Third, conventional agricultural mechanization may not bring paradigm shift in the booming global economy due to the shortage of agricultural labor, negative feelings of younger generations towards the agriculture, requiring the consolidation of farms and the exacerbation of the environmental footprint of agriculture. Therefore, the government should avoid the drawbacks of conventional agriculture by skipping some steps to increase land productivity with precision agriculture in the current agricultural landscape of small sizes of fields, trees along fields and villages rural.
Fourth, the arable sector needs farm management analysis with different equipment options and different cropping patterns. The analysis should go beyond rice monoculture to consider crop rotations with polyculture, catch crops and intercropping in relays, strips or plots to achieve social, economic and environmental sustainability.
Fifth, agricultural policies should protect the interests of smallholders by exploring size-neutral agricultural productivity innovations, including digital applications for outsourcing and sharing agricultural equipment, as well as autonomous electric-powered machines. . This would simultaneously open windows of entry for the younger generation with potential for “agriculture as a service” machinery contracting and rental businesses and opportunities in the agricultural robotics industry with a market potential global.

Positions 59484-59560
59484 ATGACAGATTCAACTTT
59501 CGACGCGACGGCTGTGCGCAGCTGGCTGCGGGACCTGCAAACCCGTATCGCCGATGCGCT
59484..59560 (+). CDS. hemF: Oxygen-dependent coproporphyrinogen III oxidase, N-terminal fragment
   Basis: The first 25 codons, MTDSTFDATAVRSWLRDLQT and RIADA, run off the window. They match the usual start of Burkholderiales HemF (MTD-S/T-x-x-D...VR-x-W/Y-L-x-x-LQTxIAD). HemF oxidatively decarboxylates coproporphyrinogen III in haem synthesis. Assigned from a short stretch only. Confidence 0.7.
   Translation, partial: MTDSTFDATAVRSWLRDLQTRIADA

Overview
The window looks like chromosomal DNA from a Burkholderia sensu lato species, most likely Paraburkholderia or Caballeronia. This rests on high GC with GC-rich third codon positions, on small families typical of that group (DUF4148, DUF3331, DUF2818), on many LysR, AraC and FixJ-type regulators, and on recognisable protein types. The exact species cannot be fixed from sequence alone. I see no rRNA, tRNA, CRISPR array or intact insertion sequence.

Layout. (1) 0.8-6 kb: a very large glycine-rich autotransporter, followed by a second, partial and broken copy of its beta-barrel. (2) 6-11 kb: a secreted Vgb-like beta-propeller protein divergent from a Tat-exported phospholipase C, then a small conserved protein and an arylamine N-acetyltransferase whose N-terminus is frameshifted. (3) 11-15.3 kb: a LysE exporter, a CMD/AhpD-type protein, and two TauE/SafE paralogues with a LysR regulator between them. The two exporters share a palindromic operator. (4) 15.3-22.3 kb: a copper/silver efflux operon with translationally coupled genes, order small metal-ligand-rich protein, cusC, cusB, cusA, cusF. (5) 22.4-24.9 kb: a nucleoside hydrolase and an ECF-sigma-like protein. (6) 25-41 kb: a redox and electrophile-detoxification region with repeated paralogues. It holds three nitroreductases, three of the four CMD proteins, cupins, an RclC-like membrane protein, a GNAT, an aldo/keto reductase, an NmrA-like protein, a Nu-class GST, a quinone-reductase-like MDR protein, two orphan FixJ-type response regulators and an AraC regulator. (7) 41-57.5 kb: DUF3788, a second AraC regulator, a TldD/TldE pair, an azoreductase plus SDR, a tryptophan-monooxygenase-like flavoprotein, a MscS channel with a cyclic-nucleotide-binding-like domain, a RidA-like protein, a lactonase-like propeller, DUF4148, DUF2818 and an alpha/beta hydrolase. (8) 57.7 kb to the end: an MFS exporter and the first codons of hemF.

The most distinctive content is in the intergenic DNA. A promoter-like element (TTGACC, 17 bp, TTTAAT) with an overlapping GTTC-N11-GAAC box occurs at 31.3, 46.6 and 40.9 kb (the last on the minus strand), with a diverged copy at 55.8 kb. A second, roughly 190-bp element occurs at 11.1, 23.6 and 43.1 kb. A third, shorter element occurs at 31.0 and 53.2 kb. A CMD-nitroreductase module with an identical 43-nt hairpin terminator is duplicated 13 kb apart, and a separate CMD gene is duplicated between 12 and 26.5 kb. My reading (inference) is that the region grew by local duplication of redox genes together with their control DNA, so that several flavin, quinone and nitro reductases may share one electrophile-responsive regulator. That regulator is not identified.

Sixth, the arable sector should shift from a production-centric infrastructure to a market-centric infrastructure through digital innovation. Smallholders and young entrepreneurs could use mobile phones, internet and social media to market these diverse agricultural products.
Seventh, universities and research organizations should be the center of innovation with the support of government and industries, where industries could avoid the fixed costs of research and academics could apply theoretical knowledge. A side effect of this approach is that academics with practical experience would be better teachers.
In summary, Bangladesh should embrace Industry 4.0, especially Agriculture 4.0. In this process, upgrading existing machinery, supporting new digital technologies, and promoting domestic industries and startups could be potential solutions for sustainable intensification.
The authors are, respectively, Elizabeth Creak Fellow at Harper Adams University in the UK, Elizabeth Creak Professor of Applied Agri-Tech Economics at the university and Professor of Agricultural Economics at Bangladesh Agricultural University.